Rodger asked me this question a little while ago. I recommended he try one. He bought the Sigma C version of the 150-600mm. He is very happy with it as you can see. He has a stable of very expensive Canon L super teles. He is also very talented and dedicated to photography (that helps 😊). However, if I were buying today I would have bought the Tamron version. The Tamron SP 150-600mm f/5-6.3 Di VC USD G2. It has a slight edge over the Sigma C model. The Tammy is weather sealed. The Siggy is not. The Tamron G2 is also a tad bit better IQ wise. These will cost you more than the Canon RF 100-400mm f/5.6-8 IS USM Lens so you need to decide if they are worth it.

 

I can say this with some authority as I have owned or used every model of these super teles from the very beginning. Me personally I sold off all of them and kept the Sigma 150-600mm f/5-6.3 DG OS HSM Sports Lens. My overriding reasons were far better weather sealing and built to professional standards as these are my greatest concerns in any lens. The negatives are very heavy and more expensive lens. However, as my retirement status has changed most all my photography requirements, I would opt for the Tamron SP 150-600mm f/5-6.3 Di VC USD G2 in a heartbeat!

It's a beautiful lens.

EB
EOS 1DX and 1D Mk IV and less lenses then before!

ebiggs1
Legend
Legend

BTW, while on the subject, these are good candidates to buy on the used market. You can sometimes find mint copies for a very reasonable price. Folks get excited to get a super tele and some quickly find they are not a pick it up and shoot type lens. They take a certain amount of learning to get photos like Rodger has shown above. With that thought if you are not willing to commit to that, you may want to reconsider buying a super tele.

 

A couple nice accessories to go along with a super tele is a Black Rapid shoulder strap and a monopod. As to the used market, I would rate your choices the Tamron G2 first, the Siggy C next, and lastly the first Tamron non G2 models. Sigma also made a 150-500mm which can be found really inexpensive but QC on them is problematic. Try  before you buy!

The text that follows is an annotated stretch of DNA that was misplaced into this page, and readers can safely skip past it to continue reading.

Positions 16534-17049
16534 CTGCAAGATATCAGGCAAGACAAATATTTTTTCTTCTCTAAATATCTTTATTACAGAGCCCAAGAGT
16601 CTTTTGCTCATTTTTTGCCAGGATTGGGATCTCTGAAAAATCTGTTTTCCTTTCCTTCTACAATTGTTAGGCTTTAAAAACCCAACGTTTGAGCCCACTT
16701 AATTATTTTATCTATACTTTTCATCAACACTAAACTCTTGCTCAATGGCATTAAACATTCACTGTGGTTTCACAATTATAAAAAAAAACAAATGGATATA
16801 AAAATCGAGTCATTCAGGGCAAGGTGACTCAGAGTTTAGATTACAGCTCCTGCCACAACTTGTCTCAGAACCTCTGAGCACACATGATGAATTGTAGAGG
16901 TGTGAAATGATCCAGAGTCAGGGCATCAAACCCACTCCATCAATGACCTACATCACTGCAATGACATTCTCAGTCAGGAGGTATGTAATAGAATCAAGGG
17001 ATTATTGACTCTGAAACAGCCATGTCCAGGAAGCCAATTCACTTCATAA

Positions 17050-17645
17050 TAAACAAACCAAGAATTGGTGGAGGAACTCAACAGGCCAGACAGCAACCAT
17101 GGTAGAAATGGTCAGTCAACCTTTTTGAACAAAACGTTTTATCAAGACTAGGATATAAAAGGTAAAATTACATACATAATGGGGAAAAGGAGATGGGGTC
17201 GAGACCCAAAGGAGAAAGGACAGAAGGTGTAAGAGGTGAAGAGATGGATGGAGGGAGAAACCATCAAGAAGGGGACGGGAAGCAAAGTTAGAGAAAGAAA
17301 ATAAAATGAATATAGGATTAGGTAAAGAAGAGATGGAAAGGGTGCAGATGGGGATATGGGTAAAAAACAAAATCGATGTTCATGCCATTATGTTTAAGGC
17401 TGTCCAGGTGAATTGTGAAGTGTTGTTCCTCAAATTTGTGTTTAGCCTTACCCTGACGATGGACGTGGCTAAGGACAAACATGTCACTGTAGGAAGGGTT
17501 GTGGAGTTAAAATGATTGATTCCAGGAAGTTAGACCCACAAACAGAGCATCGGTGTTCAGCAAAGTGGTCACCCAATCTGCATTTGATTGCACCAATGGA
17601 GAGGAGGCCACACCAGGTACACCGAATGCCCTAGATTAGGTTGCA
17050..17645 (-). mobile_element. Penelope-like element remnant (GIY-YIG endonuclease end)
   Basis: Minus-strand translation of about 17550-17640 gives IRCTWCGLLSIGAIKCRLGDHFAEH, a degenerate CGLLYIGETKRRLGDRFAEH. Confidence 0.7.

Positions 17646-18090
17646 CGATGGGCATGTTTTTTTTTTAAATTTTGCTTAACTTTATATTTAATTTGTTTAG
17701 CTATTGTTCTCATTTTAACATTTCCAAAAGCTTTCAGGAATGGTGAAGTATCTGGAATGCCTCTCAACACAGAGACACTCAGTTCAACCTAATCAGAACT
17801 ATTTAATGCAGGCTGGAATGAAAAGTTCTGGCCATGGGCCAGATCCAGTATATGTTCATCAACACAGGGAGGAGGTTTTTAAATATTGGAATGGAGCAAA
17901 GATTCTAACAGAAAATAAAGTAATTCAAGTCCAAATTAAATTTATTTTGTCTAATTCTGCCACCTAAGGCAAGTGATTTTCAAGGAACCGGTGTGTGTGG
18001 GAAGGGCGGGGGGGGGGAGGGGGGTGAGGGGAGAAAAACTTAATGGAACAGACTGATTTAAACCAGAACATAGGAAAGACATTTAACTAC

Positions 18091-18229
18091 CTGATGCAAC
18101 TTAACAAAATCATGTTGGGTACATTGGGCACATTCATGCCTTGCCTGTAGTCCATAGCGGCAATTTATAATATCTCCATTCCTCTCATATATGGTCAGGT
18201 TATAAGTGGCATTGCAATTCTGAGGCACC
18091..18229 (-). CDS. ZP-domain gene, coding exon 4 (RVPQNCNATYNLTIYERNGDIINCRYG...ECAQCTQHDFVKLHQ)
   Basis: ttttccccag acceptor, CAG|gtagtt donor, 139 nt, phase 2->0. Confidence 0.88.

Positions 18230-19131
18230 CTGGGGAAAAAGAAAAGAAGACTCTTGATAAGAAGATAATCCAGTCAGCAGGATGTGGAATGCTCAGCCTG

EB
EOS 1DX and 1D Mk IV and less lenses then before!

jrhoffman75
Legend
Legend

To the OP - I have neither the R7 or the Sigma 150-600, but I have a friend who has both. He cannot test the combination till later this month when his lens adapter arrives. 

Do a YouTube and internet search on that combination. There are numerous reports of problems as well as statement that Sigma says lens is not compatible with AI Servo and eye tracking on the R7 (which would seem to be a primary use case for bird photography).

John Hoffman
Conway, NH

1D X Mark III, M200, Many lenses, Pixma PRO-100, Pixma TR8620a, Lr Classic

ebiggs1
Legend
Legend

"The first photo was taken with the Sigma 150-600 on a 1DX II body, the next two were with the Sigma on my 1DX III body, and for comparison the last photo was with Canon's excellent EF 800 f5.6 prime on my 1DX III.  All of these were taken pretty casually while hand holding the combo and files sizes were reduced for the last three to fit forum posting requirements so better results are certainly possible."

 

Again very nice shots. Some of your photos are nothing short of amazing for sure.  However it isn't a fair or a good example to compare lenses when the subject, distance, camera or conditions are not exactly the same. One would also expect a $10,000 lens vs a $1,000 to produce a higher IQ photo.

 

This is a 100% crop and a good example why you never have too much FL.

gul.jpg

It was with the Sigma 150-600mm f/5-6.3 DG OS HSM Sports Lens. It was hand held and I was a few years younger! A 100% crop is pretty extreme and will really show up any faults quickly. The bird is a Ring Billed Gull. They are gregarious birds and will readily come to a few piece of bread tossed out on the ground or in the water.

 

EB
EOS 1DX and 1D Mk IV and less lenses then before!